Sunday, 18 March 2012

Lake Wanaka

 Lake Wanaka

Just arrived in Wanaka after a four hour drive from Fox Glacier via Haast. The weather had changed for the worse and after visiting Franz Josef glacier and yesterday's amazing walks to Lake Matheson and Gillespies Beach, we felt we had done all we really wanted to, so we decided to move on a day early.

We felt a strong need to do something right away, to profit from the extra time in Wanaka, so we got a leaflet of local walks from the local Dept of Conservation office and embarked along what seemed to be a short stroll along the shore of Lake Wanaka. It is a massive lake, 42 km long and 192 square km  in area - the fourth largest in New Zealand. It is said to be 311 m deep. Unlike many other NZ lakes, Lake Wanaka is notable for having a number of islands and inlets, so it has a complex and interesting appearance.

Wanaka town is at the bottom of the lake and the walk simply involves following the shoreline to a landmark known as Beacon Point.

We were staying at a lakeside motel so it was very agreeable to simply exit the motel and turn to the right along the lake shore, looking at the view at the head of this post. A bit behind us on the landward side were houses, some of them quite expensive-looking. We passed a small marina and soon reached the first point of note, Eely Point, a park-like area with grass and large trees.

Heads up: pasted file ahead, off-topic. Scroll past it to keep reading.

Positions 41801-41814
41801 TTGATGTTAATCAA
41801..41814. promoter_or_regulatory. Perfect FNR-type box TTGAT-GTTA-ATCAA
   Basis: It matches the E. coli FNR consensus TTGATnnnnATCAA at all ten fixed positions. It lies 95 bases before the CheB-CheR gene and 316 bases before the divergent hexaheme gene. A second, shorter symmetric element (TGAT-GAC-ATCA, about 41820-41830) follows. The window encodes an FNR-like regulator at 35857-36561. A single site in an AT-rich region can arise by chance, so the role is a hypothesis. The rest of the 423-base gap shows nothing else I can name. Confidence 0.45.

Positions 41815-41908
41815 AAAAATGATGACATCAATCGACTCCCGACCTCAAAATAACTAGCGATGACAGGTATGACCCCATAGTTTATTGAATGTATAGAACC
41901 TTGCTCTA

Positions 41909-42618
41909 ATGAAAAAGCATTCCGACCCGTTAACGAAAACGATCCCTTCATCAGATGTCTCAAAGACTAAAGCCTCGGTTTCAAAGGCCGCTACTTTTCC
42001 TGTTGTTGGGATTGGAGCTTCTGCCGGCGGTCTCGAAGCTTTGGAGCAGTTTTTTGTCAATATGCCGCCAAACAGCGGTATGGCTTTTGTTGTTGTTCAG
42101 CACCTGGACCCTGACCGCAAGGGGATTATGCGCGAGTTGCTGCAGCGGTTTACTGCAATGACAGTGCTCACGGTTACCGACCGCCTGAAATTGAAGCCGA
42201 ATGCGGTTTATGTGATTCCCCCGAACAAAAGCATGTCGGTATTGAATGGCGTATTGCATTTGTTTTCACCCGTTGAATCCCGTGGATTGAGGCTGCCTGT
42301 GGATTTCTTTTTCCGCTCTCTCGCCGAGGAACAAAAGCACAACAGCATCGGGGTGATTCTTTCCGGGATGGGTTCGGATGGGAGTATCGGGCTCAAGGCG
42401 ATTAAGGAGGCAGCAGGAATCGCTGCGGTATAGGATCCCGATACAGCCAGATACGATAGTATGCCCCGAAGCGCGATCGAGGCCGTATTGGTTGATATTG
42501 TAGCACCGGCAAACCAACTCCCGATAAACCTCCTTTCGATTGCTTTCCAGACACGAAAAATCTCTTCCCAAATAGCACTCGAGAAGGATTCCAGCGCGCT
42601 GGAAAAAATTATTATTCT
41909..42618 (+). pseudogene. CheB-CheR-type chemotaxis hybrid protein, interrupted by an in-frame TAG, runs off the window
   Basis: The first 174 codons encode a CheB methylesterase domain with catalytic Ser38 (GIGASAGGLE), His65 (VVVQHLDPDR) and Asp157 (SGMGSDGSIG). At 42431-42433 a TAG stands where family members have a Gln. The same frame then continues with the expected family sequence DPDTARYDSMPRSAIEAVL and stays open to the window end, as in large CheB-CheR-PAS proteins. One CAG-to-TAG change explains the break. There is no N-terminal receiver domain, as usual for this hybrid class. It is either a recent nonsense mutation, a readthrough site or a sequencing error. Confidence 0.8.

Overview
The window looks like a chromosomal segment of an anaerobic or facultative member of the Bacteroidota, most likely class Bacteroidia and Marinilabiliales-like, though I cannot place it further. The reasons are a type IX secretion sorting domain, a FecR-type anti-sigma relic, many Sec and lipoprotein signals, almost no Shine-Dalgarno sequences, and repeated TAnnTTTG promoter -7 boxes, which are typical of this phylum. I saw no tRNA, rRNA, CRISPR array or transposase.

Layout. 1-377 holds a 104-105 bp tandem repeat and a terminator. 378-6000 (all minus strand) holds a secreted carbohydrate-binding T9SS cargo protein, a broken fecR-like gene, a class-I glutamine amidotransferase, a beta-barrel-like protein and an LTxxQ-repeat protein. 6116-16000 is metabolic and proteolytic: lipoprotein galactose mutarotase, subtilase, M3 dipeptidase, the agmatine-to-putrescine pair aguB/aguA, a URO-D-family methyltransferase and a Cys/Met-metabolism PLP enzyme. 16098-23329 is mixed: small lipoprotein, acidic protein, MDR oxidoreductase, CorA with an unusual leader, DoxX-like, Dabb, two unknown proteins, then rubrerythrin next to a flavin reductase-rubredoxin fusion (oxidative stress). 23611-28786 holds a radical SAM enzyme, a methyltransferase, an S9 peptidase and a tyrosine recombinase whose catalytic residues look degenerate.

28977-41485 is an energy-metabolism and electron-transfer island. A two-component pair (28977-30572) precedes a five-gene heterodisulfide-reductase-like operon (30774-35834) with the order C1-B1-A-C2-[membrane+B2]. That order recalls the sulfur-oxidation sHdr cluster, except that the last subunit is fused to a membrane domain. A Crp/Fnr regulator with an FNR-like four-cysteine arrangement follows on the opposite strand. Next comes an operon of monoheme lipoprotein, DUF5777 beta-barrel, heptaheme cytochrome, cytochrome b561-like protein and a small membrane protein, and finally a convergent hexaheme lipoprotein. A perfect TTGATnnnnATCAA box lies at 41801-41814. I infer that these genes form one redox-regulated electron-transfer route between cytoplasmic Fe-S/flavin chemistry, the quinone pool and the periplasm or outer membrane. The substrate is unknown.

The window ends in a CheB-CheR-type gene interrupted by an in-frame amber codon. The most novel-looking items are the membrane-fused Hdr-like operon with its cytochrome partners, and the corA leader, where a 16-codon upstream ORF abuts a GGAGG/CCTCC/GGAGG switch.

The shoreline turns sharply here and around the corner is the start of Bremner Bay. The mountainous area opposite, under low cloud, is known as The Peninsular, a large outcrop which juts out into the lake, connected to the surrounding land by a narrow causeway.

Bremner Bay houses a spacious suburb, so there were always scattered houses to the landward side as we strolled round. But after the far end of the bay, the lake shore ceases to be developed and once we had turned a corner to approach the small headland of Beacon Point (the area of vegetation in the photo below), it felt quite isolated with a rocky shoreline and mountains opposite.

This arm of the lake is known as Dublin Bay.

It been a walk of 3.5 miles (measured by the pedometer: 2000 steps per mile) - much more than we had expected from the DOC leaflet, which for such a simple walk was not at all clear. We decided to return by following roads and this cutting off some of the many corners we had turned on the way.

This was a bit boring, but it was interesting to observe the range of houses, from luxury mansions to places little better than shacks - ripe, obviously, for development. Overall, this seemed a pretty prosperous area with desirable houses, many apparently holiday homes. Coming back was only 2.75 miles, which made it worthwhile.

Conditions: cloudy but warm.

Distance: 6 miles.

Rating: three and a half stars.


We saw a number of New Zealand scaup on the lake: a small, mainly black duck with a notable golden eye. In many places on the walk there were wild lupins, which were very pretty, but the highlight was an area of shoreline with these beautiful orange California Poppies. So, non-native, but still lovely.

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